Libertarians resemble at times the old British Empire. They harp on economic issues such as fractional reserve banking, which no matter how legitimate these complaints might be, they miss the political mark entirely. The British granted the American colonists scores of concessions and were then flabbergasted when the Americans demanded more. They would later make the same mistake with the Irish: the British regularly overestimated the importance of economic issues and neglected identitarian issues. Libertarians will likewise have to learn that the tribe is stronger than the purse.
Here is my latest article, a critique of Oscar Wilde’s political and aesthetic philosophy. You can find it at Thermidor Magazine.
Is there anything more disappointing than a perfectly good story ruined by morality? If there is a moral point to be made, if it must be made despite all of the reasons crying out against it, then let it be done with a gentle hand. Let the audience suspect that a moral point is there somewhere, but never let them know it with certainty. Much like perfume, so as with morality in art, less is more.
Socialism is good at ruining a nation’s economy while capitalism is good at ruining a nation’s aesthetic. Like most people I love comfort too much, of course, to embrace something as hideous as Marxism, and so I must choose the lesser of two evils: the aesthetic will simply have to suffer. I will patiently ignore a countryside clogged with billboards, a bus stop covered with concert fliers, and an e-mail inbox overloaded with advertisements for extra flyer miles and penis pills. But I can only stomach so much of it.
Our culture had its rudder knocked completely off course when it shifted its focus from art to entertainment. The visual arts went from Raphael and Rembrandt to the Big Bang Theory. Literature went from Dostoevsky and Melville to the Amazing Spider-Man. Whatever love our culture once had for aesthetics has been spurned for tasteless kitsch.
Perhaps the best solution is not necessarily a drastic one, but rather, a humble reintroduction to the study of aesthetics. We have to train our children to respect aesthetics, to see the beauty in a thing, and to be able to analyze why they think it is beautiful. Their spines should tremble slightly in awe when they read a well-composed verse, not because the subject matter appeals to them, but because they can recognize the aesthetic genius that went into its composition. Their hairs should stand on end when they look at a photograph not because they find the content of it moving, but because they can see the underlying order, the kind of principles that differentiate a snapshot from a masterpiece. Perhaps then our culture will reject the spam mail and billboards not due to law, but because our people will have no tolerance for them. Then, as before, our culture will be able to rediscover what is beautiful.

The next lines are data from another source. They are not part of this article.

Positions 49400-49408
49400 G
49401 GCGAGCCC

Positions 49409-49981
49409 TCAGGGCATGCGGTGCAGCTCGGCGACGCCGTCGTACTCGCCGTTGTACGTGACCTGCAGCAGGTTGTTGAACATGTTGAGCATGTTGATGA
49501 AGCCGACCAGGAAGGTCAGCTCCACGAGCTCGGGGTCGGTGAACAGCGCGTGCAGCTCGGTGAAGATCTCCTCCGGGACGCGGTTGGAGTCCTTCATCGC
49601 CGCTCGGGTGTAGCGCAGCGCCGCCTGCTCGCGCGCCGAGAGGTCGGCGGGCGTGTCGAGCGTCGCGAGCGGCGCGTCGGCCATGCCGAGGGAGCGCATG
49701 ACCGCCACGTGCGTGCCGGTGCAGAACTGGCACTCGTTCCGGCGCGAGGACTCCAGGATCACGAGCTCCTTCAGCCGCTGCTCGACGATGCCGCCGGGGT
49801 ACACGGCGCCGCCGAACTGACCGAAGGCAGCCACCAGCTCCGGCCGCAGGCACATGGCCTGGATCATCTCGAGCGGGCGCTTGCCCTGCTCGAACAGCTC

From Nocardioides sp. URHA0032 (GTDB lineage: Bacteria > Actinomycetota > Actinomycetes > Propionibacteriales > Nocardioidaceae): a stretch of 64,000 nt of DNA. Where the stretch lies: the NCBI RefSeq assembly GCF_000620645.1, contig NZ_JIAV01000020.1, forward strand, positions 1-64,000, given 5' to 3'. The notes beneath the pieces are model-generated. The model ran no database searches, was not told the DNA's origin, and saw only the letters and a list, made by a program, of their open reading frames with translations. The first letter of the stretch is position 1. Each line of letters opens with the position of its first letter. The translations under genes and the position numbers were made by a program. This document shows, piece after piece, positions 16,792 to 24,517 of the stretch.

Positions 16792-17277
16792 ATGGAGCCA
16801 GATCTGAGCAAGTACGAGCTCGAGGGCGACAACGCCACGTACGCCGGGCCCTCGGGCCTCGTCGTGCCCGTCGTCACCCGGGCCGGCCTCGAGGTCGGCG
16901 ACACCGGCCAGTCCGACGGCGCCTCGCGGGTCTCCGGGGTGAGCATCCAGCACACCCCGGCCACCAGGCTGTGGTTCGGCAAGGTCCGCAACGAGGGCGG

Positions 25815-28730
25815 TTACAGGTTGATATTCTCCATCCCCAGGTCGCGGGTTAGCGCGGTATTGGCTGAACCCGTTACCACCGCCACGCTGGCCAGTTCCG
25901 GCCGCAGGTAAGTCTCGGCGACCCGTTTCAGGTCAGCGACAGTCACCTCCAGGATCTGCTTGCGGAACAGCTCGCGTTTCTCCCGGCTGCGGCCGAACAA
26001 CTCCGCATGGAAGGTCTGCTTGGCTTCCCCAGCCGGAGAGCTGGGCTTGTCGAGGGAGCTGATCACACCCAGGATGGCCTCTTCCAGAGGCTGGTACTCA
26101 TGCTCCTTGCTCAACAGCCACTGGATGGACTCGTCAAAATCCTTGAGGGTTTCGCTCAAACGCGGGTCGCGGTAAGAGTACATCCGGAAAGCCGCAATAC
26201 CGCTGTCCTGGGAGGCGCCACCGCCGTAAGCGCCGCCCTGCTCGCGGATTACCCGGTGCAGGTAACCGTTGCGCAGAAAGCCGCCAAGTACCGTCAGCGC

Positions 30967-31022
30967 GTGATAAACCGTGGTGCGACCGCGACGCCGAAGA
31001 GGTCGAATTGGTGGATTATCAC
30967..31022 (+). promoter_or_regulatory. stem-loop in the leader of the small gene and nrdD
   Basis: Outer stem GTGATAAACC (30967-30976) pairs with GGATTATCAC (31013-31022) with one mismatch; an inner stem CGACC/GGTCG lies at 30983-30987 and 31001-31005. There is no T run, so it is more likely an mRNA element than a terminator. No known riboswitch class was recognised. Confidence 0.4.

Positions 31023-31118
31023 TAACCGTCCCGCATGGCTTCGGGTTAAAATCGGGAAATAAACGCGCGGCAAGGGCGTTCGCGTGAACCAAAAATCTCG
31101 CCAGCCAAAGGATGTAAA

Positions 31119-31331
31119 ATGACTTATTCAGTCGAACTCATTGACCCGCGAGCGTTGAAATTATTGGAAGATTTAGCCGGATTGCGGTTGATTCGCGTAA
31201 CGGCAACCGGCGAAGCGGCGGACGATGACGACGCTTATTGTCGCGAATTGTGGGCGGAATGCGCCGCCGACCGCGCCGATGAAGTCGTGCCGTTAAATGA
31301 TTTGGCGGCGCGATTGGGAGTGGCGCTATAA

Empathy is not a virtue; it is a reflex as mundane as belching or napping lazily after a big meal. It is championed in societies that have lost touch with virtue and is, therefore, one of the unmistakable signs of decadence. In my mind, there can be no virtue without discernment. It is discernment that helps a man decide which instinct he should follow, which reflex he should ignore, and which he should embrace. The instincts themselves are not nearly as important as the mind that presides over them.
Ideals alone are too fragile to sustain a nation. No matter how lofty they might seem in one era, they are subject to the whims of fashion and are hostages to their interpreters. Far superior is the ethnostate, a state that exists solely to protect the interests of its people. It is rooted in the bedrock of biology, a genetic connection shared by one person with another, and from one generation to the next. We need not squabble over what equality means, or how it applies to all men, when we have the inescapable bond of blood to unite us.
America is descending back into a war of “all against all,” due to authority that has been too deeply diluted in the Washington swamp. We are witnessing the approach of anarchy. The Leviathan is no longer a king sitting on top of a smooth political pyramid whose own self-interest dictates that the people be rich and vigorous so that his kingdom can be rich and vigorous. Rather, the U.S. government has become a patchwork of oligarchical cooperation where each committee, each department, each politician is linked in chains of obligation to many specialized interests that do not include the American people. The Leviathan is now a many-headed Hydra. Terrorists, illegals, petty thieves, murderers, pimps, Marxists, rapists and every sort of scoundrel one can imagine has been marching into the United States unopposed. Some have even been invited in as refugees. Hobbes’s notion of the social contract is quite clear: people submit to the state under the condition that it protects them. The United States government is not fulfilling its part of the contract; it is not protecting its citizens. Why, then, do we owe our loyalty to it?